In 1971 my mom was fired from her job as a public school teacher for being pregnant with my brother. She was married, but the law in Connecticut at that time stated that female teachers could not work past their fifth month of pregnancy.
The teachers union took her case to court, even though she was not a member because she couldn’t afford the $85 membership fee. First dismissed as a labor dispute, my mother’s case eventually was deemed a civil rights issue. A judge ruled that her termination was gender discrimination. My mom won the case. She changed the law for all women after her.
“I was so embarrassed!” she told me recently about all the attention she received. “I wasn’t an activist.”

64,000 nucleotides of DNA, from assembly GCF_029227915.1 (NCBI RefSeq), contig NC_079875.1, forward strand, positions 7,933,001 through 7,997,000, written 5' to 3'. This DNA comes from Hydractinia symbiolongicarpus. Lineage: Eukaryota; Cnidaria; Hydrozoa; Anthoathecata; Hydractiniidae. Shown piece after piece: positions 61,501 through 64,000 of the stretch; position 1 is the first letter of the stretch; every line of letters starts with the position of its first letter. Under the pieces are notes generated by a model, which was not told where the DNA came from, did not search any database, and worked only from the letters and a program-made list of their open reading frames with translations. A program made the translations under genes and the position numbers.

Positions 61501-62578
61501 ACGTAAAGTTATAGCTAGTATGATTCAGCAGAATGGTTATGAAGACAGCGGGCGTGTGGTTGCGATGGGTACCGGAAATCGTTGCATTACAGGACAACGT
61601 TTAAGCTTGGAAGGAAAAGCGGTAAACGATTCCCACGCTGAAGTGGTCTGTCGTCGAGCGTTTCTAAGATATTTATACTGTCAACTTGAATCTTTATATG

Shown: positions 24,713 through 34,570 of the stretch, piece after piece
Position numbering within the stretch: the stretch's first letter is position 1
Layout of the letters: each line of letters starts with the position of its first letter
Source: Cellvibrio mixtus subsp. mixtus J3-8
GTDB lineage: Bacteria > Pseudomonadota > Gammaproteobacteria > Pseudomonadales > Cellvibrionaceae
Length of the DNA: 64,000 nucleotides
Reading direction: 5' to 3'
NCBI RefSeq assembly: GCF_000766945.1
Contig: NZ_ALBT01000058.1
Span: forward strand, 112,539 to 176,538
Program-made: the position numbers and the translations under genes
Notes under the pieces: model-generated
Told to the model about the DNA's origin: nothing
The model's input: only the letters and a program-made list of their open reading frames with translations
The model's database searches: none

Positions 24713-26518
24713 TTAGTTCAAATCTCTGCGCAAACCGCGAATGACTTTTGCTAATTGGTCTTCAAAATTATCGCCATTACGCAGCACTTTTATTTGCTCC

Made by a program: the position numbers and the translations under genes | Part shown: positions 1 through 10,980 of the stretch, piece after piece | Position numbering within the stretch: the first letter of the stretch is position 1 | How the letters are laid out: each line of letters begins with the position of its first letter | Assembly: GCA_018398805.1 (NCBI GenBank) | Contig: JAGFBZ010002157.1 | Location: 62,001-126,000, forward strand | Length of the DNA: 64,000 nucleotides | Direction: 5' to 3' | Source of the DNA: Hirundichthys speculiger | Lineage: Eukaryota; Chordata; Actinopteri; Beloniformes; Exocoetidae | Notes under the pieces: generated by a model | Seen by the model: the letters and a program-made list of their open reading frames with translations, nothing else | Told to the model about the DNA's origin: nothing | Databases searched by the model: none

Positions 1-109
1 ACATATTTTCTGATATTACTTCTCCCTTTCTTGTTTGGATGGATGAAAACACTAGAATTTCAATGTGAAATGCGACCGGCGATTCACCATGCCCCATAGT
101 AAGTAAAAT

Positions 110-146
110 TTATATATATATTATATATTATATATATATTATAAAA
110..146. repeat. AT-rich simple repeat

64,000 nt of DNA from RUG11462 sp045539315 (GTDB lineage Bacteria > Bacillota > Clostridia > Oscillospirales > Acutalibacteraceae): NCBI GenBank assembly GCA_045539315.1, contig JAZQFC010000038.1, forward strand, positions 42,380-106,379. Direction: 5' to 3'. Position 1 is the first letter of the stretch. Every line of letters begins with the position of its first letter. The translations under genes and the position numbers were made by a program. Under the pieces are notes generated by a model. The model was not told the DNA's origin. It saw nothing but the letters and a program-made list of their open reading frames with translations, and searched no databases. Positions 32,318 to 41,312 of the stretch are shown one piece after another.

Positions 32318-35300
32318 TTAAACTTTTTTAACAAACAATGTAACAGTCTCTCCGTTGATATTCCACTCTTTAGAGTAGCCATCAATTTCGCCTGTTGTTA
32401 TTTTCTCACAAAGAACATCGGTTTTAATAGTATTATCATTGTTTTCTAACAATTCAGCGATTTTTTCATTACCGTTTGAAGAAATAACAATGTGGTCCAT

I never thought I was, either. I’ve always found politics to be confusing, intimidating, and overwhelmingly negative—and that’s even before this last election. I never had any desire to discuss or debate it, and certainly not with strangers on the Internet. Not only did I not want to invite arguments and vitriol, but I believed I wasn’t informed enough to speak up. And I worried that talking politics would alienate and anger people.
Like many Americans, however, this last election changed things for me. I couldn’t ignore politics anymore. I couldn’t NOT talk about what was happening in our country, at least with my family.